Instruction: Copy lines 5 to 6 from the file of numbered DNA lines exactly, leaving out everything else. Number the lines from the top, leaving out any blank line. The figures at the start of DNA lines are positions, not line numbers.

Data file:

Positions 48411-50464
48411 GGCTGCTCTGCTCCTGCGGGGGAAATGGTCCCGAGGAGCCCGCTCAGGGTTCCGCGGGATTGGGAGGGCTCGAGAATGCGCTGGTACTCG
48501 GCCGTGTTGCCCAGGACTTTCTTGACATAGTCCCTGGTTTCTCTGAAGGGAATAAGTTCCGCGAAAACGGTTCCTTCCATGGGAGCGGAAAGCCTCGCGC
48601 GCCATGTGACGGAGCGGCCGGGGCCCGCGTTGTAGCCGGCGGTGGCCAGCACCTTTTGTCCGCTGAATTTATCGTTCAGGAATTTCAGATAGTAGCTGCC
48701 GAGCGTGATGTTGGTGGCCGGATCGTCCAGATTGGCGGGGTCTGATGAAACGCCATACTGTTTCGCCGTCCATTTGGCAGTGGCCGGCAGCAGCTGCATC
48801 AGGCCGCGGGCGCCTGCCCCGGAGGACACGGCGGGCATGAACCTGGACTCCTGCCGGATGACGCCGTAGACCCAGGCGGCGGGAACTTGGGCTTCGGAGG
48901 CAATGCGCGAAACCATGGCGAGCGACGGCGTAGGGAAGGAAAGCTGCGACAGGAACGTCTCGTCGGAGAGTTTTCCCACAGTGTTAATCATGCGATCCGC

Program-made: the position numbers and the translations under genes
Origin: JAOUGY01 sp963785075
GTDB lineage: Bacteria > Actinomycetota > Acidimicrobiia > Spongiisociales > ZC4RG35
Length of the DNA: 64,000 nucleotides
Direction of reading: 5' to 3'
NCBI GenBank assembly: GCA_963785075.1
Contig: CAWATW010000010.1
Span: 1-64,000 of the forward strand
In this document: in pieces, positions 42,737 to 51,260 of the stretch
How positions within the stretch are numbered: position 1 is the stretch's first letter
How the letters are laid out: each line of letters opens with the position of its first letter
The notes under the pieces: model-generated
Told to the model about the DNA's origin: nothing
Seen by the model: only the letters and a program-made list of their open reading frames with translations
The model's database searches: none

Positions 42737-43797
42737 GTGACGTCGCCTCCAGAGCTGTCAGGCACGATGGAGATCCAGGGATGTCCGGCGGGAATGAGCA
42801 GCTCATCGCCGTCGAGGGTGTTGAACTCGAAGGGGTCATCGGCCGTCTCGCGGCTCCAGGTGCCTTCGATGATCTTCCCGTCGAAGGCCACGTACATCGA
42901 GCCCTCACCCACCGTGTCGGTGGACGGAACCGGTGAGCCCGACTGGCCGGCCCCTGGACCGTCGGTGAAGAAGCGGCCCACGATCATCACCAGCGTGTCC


48701 GAGCGTGATGTTGGTGGCCGGATCGTCCAGATTGGCGGGGTCTGATGAAACGCCATACTGTTTCGCCGTCCATTTGGCAGTGGCCGGCAGCAGCTGCATC
48801 AGGCCGCGGGCGCCTGCCCCGGAGGACACGGCGGGCATGAACCTGGACTCCTGCCGGATGACGCCGTAGACCCAGGCGGCGGGAACTTGGGCTTCGGAGG